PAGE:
Due to the the increased use of modern bombs in terrorist attacks worldwide, where the amount of metal used is becoming very small, the development of a new approach capable of rapidly and cost-efficiently detecting volatile chemical emission from explosives is highly desirable and urgently necessary nowadays. The trained dogs and physical methods such as gas chromatography coupled to a mass spectrometer, nuclear quadrupole resonance, electron capture detection as well as electrochemical approaches are highly sensitive and selective, but some of these techniques are expensive and others are not easily fielded in a small, low-power package. As a complementary method, however, chemical sensors provide new approaches to the rapid detection of ultra-trace analytes from explosives, and can be easily incorporated into inexpensive and portable microelectronic devices. Researchers in PR China have developed a nanocomposite film that shows very fast fluorescence response to trace vapors of explosives such as TNT, DNT or NB.
There is much discussion of molecules as components for future electronic devices and in recent years it has been possible to position single molecules in electrical junctions. Molecular and nanoscale structures have been shown to be capable of basic electronic functions such as rectification, negative differential resistance and single-electron transistor behavior. These observations show that molecular-electronic functions can be controlled through chemical manipulation. However, the contacts, the local environment and the temperature can all affect molecules' electrical properties. This sensitivity, particularly at the single-molecule level, may limit the use of molecules as active electrical components, and therefore it is important to design and evaluate molecular junctions with a robust and stable electrical response over a wide range of junction configurations and temperatures. A step in this direction, researchers in the UK now report an approach to monitor the electrical properties of single-molecule junctions, which involves precise control of the contact spacing and tilt angle of the molecule.
A large portion of nanoscience and nanomaterial engineering is about trying to copy what has evolved in Nature. Take diatoms; a major group of hard-shelled algae and one of the most common types of phytoplankton. A characteristic feature of diatom cells is that they are encased within a unique cell wall made of silica. Silicate materials are very important in nature and they are closely related to the evolution of living organisms. Diatom walls show a wide diversity in form, some quite beautiful and ornate, but usually consist of two symmetrical sides with a split between them, hence the group name. Diatomaceous earth consists of fossilized remains of diatoms and, as an environmentally friendly material, finds wide use especially in filter applications. It is also used as a mild abrasive, as a mechanical insecticide, as an absorbent for liquids, as an activator in blood clotting studies, and as a component of dynamite. As it is also heat-resistant, it can be used as a thermal insulator. Artificial synthesis of hollow cell walls of diatoms, as generally re-creating the silicate chemistry of Nature by chemical methods, is a key target of nanomaterial science. Researchers in Japan have now reported a method to produce artificial diatomaceous earth-like materials.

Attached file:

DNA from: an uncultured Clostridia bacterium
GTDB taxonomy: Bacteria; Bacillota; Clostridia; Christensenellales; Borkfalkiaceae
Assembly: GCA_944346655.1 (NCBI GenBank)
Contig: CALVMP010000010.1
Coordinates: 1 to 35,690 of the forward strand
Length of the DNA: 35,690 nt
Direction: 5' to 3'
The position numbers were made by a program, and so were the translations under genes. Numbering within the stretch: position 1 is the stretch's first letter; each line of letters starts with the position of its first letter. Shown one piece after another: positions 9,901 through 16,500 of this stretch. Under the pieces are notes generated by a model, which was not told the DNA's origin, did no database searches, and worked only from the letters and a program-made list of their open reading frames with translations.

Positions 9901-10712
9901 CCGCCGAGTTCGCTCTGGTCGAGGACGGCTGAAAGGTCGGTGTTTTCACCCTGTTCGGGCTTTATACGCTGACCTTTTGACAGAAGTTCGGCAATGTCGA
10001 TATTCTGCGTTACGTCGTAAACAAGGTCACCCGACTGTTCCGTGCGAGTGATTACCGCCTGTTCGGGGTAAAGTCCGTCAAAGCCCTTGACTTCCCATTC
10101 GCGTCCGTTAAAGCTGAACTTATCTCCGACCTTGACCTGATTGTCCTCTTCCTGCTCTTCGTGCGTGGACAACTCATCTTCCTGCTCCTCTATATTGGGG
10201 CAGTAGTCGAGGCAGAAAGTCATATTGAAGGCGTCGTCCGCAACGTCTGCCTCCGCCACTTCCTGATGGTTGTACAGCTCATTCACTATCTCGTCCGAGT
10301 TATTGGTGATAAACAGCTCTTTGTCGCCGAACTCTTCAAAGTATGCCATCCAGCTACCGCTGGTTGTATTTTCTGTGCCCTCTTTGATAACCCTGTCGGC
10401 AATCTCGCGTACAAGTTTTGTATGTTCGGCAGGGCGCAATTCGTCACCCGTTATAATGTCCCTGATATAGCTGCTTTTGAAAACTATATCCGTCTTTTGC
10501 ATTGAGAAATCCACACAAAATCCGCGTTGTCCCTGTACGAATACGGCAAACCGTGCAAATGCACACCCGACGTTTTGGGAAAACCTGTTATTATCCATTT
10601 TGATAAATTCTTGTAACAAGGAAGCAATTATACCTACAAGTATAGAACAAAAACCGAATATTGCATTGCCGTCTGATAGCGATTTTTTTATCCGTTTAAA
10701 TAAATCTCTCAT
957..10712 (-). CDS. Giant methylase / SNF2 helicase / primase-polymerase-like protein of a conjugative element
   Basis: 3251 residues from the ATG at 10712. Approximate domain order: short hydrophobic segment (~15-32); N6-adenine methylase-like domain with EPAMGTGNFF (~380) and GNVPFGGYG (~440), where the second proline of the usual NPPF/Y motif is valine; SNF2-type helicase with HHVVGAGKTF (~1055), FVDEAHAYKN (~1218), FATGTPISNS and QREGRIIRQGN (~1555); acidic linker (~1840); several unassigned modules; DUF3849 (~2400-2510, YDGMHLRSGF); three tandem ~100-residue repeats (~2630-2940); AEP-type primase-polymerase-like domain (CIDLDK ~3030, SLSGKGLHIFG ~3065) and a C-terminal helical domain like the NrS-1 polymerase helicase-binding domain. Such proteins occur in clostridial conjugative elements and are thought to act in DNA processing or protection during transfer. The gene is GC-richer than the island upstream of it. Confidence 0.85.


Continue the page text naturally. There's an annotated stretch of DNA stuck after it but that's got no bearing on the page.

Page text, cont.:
There has been a great deal of interest in the toxicity of nanoparticles in the context of respiratory health. The responses of cells exposed to nanoparticles have been studied with regard to toxicity, but very little attention has been paid to the possibility that some types of particles can protect cells from various forms of lethal stress. Research has shown that nanoparticles composed of cerium oxide or yttrium oxide protect nerve cells from oxidative stress and that the neuroprotection is independent of particle size. This has led researchers to the conclusion that there is a potential for engineering this group of nanoparticles for therapeutic purposes.
A large number of DNA-based nanomechanical devices have been described, controlled by a variety of methods: These include pH changes and the addition of other molecular components, such as small molecule effectors, proteins and DNA strands. The most versatile of these devices are those that are controlled by DNA strands: This versatility results because they can be addressed specifically by strands with particular sequences; these strands can be added to the solution directly, or perhaps they can result from another process ongoing within the local environment. Researchers have now shown that the state of a DNA-based nanomechanical device can be controlled by RNA strands, which means that nanomechanical devices could potentially be run from transcriptionally derived RNA molecules.